Murdoch took aim at media competitors in a speech Tuesday, saying award-hungry papers should keep their eyes on readers — not accolades.
“I can’t tell you how many newspapers I see have a wall of journalism prizes and a declining circulation,” he cracked during a Web-streamed, Federal Trade Commission-hosted panel entitled “How Will Journalism Survive the Internet Age?”
Now, that is a question for the ages. We’d like answers!
Well, the News Corp. boss had plenty to say on matters of media survival. His speech touched on several talking points: That companies must deliver the news media that people want (again, listen to the consumers); that high-quality journalism doesn’t come free, and those who steal it should pay (“Critics say people won’t pay but I believe they will”); that government should step back and let a free press prosper with aggregators “employing their own journalists.”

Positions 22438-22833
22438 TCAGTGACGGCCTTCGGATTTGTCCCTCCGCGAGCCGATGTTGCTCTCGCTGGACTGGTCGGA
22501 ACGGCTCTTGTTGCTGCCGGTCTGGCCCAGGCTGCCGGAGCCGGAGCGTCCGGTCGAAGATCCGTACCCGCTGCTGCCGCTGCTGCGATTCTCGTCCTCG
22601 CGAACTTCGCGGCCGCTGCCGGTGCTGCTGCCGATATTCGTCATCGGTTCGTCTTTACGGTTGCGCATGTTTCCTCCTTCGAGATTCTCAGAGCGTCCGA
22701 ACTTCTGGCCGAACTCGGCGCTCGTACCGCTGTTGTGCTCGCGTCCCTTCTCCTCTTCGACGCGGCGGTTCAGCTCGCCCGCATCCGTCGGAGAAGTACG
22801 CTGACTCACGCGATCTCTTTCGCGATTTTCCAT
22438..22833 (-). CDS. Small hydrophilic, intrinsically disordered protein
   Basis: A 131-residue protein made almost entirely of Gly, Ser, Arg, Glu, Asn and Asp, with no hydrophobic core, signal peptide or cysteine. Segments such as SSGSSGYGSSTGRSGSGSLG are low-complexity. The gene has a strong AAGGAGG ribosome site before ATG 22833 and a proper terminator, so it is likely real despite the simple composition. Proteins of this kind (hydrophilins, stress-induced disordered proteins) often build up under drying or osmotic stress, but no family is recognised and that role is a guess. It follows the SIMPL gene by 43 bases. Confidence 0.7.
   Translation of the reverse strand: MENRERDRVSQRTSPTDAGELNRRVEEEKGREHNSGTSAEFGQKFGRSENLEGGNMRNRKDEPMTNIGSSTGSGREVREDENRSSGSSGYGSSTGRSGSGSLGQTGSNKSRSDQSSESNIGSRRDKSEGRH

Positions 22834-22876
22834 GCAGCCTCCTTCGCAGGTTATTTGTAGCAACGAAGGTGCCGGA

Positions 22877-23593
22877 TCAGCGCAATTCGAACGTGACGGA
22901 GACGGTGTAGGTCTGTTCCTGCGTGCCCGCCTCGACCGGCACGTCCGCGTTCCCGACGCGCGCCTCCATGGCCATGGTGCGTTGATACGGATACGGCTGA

Murdoch also insisted that aggregators — ahem, Google — “need the news organisations.” But of course he’s going to say that.
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